The power clean is an Olympic lift that requires a high degree of flexibility and coordination. This highly technical lift is difficult to learn and takes countless practice repetitions to execute properly. However, once mastered, the power clean offers a number of physical benefits, regardless of your training goals. Always practice the power clean under the supervision of an experienced trainer or coach, and begin with light weight to avoid injury.
The most obvious benefit to the power clean is its ability to train muscular power. Power is a combination of strength and speed, and the power clean is nearly unmatched in its ability to promote the quick-firing muscle contractions needed for explosive sports such as football, rugby, wrestling and track and field.
Unlike machine exercises that isolate muscle groups, the power clean relies on several joints and works in several planes of motion. When designing resistance training programs for athletic programs, it's important to train movements and not muscles. The power clean transfers to a number of real-life athletic movements and does not isolate an particular muscle group.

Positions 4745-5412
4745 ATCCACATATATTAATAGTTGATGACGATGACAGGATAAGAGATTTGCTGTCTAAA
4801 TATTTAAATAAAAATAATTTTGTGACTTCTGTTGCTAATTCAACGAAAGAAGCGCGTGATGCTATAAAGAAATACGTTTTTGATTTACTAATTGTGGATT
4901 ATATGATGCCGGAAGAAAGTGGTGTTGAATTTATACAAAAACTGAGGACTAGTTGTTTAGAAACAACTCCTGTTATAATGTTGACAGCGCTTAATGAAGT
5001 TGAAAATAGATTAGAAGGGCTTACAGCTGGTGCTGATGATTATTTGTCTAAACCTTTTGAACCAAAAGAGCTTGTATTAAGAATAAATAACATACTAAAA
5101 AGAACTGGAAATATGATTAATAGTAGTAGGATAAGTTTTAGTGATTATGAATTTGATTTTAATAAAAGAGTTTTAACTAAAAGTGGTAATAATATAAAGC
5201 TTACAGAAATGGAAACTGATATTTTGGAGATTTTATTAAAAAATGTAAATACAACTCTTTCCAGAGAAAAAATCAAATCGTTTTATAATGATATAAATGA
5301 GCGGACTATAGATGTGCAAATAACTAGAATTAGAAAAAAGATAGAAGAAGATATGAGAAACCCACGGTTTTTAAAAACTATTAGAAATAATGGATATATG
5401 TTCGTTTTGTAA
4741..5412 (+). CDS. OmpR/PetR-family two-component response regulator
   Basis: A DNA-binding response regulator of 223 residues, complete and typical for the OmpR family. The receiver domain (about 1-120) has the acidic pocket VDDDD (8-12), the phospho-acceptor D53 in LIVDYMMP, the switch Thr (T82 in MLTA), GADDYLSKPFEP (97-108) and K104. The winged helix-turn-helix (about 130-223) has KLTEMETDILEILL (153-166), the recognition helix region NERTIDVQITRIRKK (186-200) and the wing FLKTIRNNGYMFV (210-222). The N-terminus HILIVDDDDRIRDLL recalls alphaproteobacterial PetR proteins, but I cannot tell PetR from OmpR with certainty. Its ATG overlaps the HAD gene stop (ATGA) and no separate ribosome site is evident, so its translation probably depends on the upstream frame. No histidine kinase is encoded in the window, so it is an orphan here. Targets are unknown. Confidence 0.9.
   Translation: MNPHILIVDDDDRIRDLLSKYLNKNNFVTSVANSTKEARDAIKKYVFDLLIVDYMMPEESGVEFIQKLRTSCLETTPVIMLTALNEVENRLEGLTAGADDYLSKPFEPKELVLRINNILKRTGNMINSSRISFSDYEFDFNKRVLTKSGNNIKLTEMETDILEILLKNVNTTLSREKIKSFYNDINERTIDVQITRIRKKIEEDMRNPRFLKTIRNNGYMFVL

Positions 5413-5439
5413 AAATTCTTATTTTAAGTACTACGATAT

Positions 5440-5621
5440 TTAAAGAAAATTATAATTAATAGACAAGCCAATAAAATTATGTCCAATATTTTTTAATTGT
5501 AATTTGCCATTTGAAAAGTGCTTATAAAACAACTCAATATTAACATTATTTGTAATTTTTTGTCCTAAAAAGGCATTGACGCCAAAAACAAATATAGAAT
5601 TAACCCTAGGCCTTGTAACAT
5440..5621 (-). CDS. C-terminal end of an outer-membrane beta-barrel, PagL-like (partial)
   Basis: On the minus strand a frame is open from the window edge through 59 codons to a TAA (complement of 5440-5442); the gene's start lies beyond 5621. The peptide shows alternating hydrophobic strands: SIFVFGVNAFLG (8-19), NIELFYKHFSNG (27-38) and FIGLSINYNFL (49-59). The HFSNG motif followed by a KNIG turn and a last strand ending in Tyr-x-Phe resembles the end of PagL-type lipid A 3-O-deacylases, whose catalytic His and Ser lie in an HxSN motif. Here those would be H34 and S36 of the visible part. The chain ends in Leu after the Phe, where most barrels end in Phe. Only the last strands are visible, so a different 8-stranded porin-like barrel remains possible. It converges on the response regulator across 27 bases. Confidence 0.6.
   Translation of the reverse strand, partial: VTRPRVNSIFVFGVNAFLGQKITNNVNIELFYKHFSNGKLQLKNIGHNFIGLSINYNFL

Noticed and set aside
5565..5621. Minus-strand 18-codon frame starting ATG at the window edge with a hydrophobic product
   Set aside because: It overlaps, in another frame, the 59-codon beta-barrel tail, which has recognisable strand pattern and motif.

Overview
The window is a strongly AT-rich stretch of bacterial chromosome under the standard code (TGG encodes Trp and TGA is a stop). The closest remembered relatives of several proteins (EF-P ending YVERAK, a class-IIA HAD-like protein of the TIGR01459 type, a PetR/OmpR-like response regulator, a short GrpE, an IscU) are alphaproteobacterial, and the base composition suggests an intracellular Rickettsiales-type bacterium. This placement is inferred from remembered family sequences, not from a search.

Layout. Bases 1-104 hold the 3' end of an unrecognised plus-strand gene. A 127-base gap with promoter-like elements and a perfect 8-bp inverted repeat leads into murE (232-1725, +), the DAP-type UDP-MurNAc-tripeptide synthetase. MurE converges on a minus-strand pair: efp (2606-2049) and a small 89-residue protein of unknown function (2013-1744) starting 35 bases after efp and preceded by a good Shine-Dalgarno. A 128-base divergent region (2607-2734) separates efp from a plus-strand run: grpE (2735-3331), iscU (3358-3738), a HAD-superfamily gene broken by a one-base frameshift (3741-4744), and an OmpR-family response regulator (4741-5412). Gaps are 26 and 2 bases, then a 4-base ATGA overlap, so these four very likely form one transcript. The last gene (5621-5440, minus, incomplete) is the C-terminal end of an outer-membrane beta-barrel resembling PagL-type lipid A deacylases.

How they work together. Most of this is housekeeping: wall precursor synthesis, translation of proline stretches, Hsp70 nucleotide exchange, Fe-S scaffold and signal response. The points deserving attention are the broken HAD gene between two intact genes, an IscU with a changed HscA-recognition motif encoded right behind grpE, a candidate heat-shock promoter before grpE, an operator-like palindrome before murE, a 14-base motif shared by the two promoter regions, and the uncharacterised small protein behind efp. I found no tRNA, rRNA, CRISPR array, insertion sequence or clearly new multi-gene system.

The complexity of movements involved in learning the power clean helps promote coordination -- both within a particular muscle group and between muscle groups. Once again, this increased muscular coordination has much higher transference to real-life athletic activity than isolated machine exercises. For this reason, the gyms of most elite athletic programs are full of free-weights and barbells, while eschewing machines.
Connective Tissue Development
Because the power clean places substantial load on the axial skeleton, bones, tendons and ligaments are overloaded and all must adapt to support the weight. With machine exercises, a seat or lever usually supports much of the exerciser's body weight. Therefore, the power clean provides much greater development to the connective tissues throughout the body than machine exercises.